Scavenging fish

Many fine-leaved, grasslike, foreground plants will trap debris between their leaves. In nature, this debris would be

Above: Although the popular red-tailed black shark (Epalzeorhynchus bicolor) can get quite large, it is a useful addition to a planted aquarium. This attractive, lively, and strikingly colored fish spends most of its time grazing algae from rocks and plant leaves.

swept away by water currents and scavenging fish. Small scavenger fish can be introduced to a planted aquarium for the same purpose. Removing trapped debris will allow the plants to receive more light and the foraging activity also helps to move debris toward the filter, where it can be trapped and removed from the aquarium. Corydoras catfish are ideal scavengers and can be kept in small groups in the planted aquarium. Although scavengers will find many food items among the substrate, you should also feed them on sinking pellet or wafer foods to ensure that they receive the correct diet.

Some loaches, such as kuhli loaches (Pangio kuhlii), or horse-face loaches (Acanthopsis choirorhynchus), are excellent scavengers that also bury themselves and move underneath the top layer of substrate. This helps to turn over the top layer of substrate constantly, preventing algae growth and removing trapped debris. Fish like these spend most of their time hidden under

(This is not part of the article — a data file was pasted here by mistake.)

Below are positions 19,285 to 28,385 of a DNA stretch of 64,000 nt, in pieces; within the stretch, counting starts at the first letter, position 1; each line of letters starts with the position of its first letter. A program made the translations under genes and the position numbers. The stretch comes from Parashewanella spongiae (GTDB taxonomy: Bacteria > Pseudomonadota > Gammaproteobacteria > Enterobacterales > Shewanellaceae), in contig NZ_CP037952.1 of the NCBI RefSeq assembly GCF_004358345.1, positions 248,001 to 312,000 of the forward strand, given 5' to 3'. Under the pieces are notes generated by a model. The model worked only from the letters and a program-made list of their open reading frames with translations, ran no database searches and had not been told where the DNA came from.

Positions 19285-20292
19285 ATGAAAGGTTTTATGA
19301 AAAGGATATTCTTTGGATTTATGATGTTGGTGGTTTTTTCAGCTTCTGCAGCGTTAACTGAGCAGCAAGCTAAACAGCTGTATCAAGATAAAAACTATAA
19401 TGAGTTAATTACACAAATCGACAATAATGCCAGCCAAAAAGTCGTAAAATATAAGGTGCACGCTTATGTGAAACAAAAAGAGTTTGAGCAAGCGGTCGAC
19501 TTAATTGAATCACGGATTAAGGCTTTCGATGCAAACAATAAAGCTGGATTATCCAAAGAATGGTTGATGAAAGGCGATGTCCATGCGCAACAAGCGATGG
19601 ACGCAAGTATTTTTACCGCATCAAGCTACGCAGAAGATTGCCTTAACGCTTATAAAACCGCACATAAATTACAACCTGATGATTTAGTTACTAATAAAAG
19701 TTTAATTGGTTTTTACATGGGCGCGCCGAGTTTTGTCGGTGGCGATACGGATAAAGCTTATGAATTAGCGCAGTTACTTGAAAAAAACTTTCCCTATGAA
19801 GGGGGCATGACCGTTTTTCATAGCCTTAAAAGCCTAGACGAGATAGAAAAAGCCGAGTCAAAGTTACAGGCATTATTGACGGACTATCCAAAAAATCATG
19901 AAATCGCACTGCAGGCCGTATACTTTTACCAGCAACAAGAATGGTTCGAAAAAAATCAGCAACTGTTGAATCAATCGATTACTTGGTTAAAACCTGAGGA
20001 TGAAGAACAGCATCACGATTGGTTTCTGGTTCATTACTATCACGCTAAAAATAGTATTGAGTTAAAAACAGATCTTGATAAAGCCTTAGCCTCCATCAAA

Below: Corydoras catfish are useful shoaling fish that will gently disturb the substrate in their constant search for food. These are Corydoras trilineatus.

Ikan Corydoras

Above: The hatchetfish group of fish will spend virtually all their time at the top of the aquarium, looking for items of food on the surface. These fish will appreciate the cover provided by tall or floating plants.

Poecilia Velifera

Above: The beautifully patterned sailfin molly (Poecilia velifera) enjoys grazing on algae as part of its diet and may also eat some small snails. This confident fish will actively display its finnage in a planted aquarium.

the substrate, under wood and rocks or between fine-leaved plants. Although they may not be seen very often, they are doing an important job in maintaining the aquarium.

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